Developer Pitches Plan to Replace Oldest Building on Main with High-Rise

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Developer Doug Price describes flaws with the historic Jeserich Building at 31st and Main to preservationist Vincent Gauthier.

(UPDATED Sept. 20: The City Plan Commission voted 5-1 to endorse landmark status for the 31st and Main properties. The proposed designation now goes to the full City Council for final review.)

By Kevin Collison

The owner of the historic Jeserich Building at 31st and Main, which the city wants declared a landmark, launched a charm offensive ahead of next weeks’s City Plan Commission review, but at least this Thursday tour group wasn’t buying.

“If you care about the character of this corner, it could easily be renovated into something  that’s consistent to the neighborhood, the city and the streetcar corridor,” said Vicki Noteis, board president of Historic Kansas City.

“There’s no particular purpose he wants to put this to, it’s the oldest building on the street.”

Noteis was part of a group that took up developer Doug Price’s offer to tour the Jeserich Building, which was built in 1888 and its neighboring structures: the Ward Building (1905), 3035-37 Main, and a building at 3039 Main (1990).

The developer purchased the buildings, along with a property around the corner at 6-10 E. 31st St. in an auction sale five years ago, and set the preservation community in action when he announced he planned to demolish them.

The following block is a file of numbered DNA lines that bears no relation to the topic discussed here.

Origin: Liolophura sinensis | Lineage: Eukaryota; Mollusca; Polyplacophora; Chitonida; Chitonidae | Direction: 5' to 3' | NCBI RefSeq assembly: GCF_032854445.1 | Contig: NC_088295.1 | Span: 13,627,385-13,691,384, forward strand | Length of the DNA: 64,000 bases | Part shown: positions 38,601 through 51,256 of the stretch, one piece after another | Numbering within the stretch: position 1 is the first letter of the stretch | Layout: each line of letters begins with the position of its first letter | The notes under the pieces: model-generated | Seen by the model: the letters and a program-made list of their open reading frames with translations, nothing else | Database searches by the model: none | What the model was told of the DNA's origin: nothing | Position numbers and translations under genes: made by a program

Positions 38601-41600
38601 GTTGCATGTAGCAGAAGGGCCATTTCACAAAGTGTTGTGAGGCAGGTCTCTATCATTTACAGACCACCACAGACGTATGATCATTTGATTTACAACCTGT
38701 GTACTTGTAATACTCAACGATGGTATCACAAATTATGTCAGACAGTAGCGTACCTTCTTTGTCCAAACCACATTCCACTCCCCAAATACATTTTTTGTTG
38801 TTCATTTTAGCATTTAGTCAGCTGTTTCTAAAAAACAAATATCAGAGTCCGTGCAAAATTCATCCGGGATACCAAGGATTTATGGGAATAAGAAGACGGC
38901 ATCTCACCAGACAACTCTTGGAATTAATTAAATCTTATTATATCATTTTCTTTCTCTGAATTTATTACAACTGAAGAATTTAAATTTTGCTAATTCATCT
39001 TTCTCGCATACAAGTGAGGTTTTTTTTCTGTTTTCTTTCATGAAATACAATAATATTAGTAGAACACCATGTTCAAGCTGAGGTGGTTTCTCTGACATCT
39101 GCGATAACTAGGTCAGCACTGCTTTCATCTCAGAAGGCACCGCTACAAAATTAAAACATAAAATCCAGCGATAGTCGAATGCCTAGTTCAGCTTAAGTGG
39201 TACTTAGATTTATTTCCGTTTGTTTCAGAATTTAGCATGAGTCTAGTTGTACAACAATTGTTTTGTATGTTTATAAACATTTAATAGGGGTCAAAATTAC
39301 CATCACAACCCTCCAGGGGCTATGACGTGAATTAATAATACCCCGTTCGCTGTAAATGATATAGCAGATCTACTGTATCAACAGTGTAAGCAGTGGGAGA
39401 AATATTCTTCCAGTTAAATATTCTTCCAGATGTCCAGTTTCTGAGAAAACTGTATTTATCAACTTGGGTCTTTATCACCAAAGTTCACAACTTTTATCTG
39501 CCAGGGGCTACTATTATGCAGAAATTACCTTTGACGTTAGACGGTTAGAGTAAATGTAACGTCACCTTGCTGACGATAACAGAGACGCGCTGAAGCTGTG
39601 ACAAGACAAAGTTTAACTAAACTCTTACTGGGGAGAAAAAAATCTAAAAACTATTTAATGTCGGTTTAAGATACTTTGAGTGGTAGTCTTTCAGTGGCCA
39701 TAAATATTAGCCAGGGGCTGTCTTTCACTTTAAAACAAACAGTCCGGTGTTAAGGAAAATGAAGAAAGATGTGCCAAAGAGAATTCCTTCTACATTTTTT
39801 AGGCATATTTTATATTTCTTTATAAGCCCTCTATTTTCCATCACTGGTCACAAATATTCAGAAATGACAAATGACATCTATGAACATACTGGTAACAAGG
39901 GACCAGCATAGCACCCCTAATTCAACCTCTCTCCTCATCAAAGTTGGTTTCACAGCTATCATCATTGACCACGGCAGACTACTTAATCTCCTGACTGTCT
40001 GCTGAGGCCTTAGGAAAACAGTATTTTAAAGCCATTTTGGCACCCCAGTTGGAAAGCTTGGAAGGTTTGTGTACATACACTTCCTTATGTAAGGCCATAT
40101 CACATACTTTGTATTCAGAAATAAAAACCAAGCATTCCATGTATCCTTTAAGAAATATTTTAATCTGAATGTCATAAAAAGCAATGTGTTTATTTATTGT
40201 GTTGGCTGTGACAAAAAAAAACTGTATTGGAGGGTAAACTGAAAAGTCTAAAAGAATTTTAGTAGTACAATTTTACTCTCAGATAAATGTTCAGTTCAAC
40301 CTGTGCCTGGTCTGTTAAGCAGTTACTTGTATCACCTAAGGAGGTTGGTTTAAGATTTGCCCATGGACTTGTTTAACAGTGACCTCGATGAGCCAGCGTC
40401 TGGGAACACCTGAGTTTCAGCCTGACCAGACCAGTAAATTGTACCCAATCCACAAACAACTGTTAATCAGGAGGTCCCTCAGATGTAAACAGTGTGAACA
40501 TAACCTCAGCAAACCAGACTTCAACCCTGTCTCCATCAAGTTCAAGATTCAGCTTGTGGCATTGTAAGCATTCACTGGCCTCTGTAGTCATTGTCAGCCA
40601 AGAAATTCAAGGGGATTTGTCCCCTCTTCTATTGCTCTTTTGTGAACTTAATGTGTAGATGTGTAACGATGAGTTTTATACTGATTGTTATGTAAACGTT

Doug Price would like to build a 30-story apartment building on the site of the old buildings he wants to demolish at 31st and Main. (Rendering from 31 Main)

The buildings had no local landmark status which would protect them, and in an unusual move, City Council members Katheryn Shields and Eric Bunch introduced an ordinance to have them declared landmarks without Price’s okay.

The only other time a building has been named a landmark without the owner’s cooperation  was Union Station. In June, the Historic Preservation Commission endorsed the designation and this Tuesday, the City Plan Commission will review the request.

The Plan Commission’s recommendation will then go to the full City Council for final consideration.

In addition to Noteis, Price invited Lisa Briscoe, Historic KC executive director; Councilwoman Shields; Mary Jo Draper, Historic KC vice president, and several others for a walk through of the old buildings.

“I thought it was the right thing to do so the public could see the buildings,” Price said. “I’m a full disclosure guy.”